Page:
The Otedola sisters are an inspirational trio who haven’t allowed their status as billionaire daughters define what they can accomplish.
Prior to 2014, the sisters were relatively known and then simultaneously, as if planned, they each began their ‘hustle’.
Florence ‘Cuppy’ Otedola kickstarted the process by venturing into the art of disc-jockeying, putting the spotlight on female DJs in Nigeria.
Temi Otedola came next with her interest in (and knack for) fashion, and Tolani Otedola followed suit with music.
All three with their individual paths on the entertainment scene.
Florence Otedola, better known as DJ Cuppy, has done a lot more than surprise her fans with her talent.
Although her success has been attributed to her father’s wealth, she still argues that she rose swiftly by getting her hands dirty and putting in the work.
Cuppy started out disc-jockeying at clubs and parties in London, a city she spent the better part of her adolescence.
Having completed an internship at Jay-Z’s Roc Nation, Cuppy was ready to take the Nigerian market with an aim to make a statement.
From listening parties to club and press appearances, her name began gaining little traction in Nigeria.
Soon enough, the DJ kicked off her ‘Cuppy Takes Africa’ tour which aired on cable TV, Fox Life.
Through the show, Cuppy became a household name and a person of interest to many.
Unlike her initial wobbly unveiling, her brand has become more structured. She hired an all-female management team after sacking her former manager on her reality show.
In addition to disc-jockeying at most events that took place in 2017, Cuppy hosted the Lagos version of ‘Cactus on the Roof’, which usually holds in London.
Her debut hit song ‘Greenlight’ with Tekno became a hit in its short time of release.
Boisterous and full of life, Temi Otedola is the youngest of the three sisters. At age 19, her drive and passion for fashion motivated her to open her own portal in 2014.
“I launched jtofashion.com as a platform to show various content surrounding my life and experiences in the fashion world,” she told House of Ebonny.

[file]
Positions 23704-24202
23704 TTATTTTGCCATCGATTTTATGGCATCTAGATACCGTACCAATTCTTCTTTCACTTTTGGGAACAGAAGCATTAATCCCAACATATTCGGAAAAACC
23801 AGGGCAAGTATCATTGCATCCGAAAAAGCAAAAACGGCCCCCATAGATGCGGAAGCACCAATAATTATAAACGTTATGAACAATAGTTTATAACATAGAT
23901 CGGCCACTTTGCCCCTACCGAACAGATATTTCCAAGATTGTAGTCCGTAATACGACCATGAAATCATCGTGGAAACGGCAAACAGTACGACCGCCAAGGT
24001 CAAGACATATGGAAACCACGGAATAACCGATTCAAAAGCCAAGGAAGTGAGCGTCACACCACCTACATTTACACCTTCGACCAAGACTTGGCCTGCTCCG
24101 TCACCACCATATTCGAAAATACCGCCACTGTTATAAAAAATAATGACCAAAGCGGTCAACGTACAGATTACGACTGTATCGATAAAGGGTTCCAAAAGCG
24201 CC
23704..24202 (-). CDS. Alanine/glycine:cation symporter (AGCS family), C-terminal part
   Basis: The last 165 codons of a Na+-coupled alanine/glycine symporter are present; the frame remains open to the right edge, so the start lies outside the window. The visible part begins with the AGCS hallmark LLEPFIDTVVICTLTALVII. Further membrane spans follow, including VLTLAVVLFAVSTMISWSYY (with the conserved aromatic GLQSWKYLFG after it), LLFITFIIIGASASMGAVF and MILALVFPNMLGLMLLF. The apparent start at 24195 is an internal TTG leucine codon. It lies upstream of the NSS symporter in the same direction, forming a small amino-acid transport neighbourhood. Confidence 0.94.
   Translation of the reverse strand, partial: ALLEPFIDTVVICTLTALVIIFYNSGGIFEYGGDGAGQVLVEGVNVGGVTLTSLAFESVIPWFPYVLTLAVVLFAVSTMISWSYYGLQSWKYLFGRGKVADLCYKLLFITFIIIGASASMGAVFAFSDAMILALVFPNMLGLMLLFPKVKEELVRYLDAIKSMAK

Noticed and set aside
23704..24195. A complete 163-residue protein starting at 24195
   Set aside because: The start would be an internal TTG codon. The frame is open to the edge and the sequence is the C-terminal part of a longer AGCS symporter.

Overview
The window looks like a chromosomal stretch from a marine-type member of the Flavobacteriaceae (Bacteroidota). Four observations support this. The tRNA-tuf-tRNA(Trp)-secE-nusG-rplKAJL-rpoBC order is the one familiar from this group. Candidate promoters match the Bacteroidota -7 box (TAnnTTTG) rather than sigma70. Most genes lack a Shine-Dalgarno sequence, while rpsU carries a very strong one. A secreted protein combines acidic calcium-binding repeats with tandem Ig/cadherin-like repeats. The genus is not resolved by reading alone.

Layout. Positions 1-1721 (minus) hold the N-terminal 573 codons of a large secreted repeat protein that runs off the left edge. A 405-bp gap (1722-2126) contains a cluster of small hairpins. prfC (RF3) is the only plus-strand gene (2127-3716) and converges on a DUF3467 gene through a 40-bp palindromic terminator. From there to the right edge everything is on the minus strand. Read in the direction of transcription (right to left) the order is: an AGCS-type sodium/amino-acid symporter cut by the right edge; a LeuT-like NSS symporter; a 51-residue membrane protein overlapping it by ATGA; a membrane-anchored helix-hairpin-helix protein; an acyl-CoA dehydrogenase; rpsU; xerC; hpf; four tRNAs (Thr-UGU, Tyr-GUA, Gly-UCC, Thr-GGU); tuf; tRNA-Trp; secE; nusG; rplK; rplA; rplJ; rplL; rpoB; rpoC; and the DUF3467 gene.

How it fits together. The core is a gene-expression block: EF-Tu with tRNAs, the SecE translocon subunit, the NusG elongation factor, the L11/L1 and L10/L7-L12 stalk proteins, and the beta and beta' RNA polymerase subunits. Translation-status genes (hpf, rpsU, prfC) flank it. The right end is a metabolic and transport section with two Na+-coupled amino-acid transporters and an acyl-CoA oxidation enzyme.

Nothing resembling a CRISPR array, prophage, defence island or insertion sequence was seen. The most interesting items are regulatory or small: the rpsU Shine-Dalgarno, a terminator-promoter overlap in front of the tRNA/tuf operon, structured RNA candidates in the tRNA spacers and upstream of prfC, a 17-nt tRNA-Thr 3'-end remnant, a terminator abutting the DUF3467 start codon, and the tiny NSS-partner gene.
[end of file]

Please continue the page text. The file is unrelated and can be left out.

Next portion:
She had spent the better part of her childhood ogling at the glossy pages of fashion tabloids.
For Temi, what makes her take on fashion unique than most is that “I mix luxury African designers including Lisa Folowiyo with some of my other favourite European brands including Natasha Zinko”.
Fashion for the young fashionista, now 21, isn’t just fun or a privilege. It is an expression of her personality. Her love for trying out new things intrigues her. “You can be a different type of woman each day.”
Currently studying history of art at the University College London, Temi made the HSBC’s Black Power List of the top 100 students schooling in the UK.
She did most of her fashion editorial on the streets of London. And with each edition in the past three years, her followers have watched her style grow in maturity.
Soon enough, she made her presence known in Nigeria, becoming a fashion person to watch out for. She got magazine features and media attention for her sui generis approach to fashion and style.
She took her blogging to another level by hosting ‘JTO Takes…’ in different countries across the world.
Temi took Rome with Valentino and hosted an intimate afternoon tea with Bvlgari.
Tolani Otedola perhaps timed her entrance to the scene.
At a time when fresh female faces were needed, the eldest of the three Otedola sisters made her debut as an artiste in a spectacular way – loudly!
She hosted her first Nigerian musical showcase in Lagos in front of a star-studded crowd.
A graduate of music from a UK university, Tolani said she is an Afro-beats musician on a “deeper level”.
Tolani’s journey as a singer started while schooling in the UK but her interest had been piqued through the type of music her parents listened to.
“I was born into music; I love music even as a kid in school, church and any opportunity to sing,” she told The Guardian.
“It is an interest I was born into. My family is very musical, a household where there is always music playing namely Fela and Patra. My parents love music, my father especially.”
Although Tolani isn’t yet a household name, she hopes that would happen soon enough.
“I want to make my name, join the race and this is the starting line for me and I would work hard on it.”
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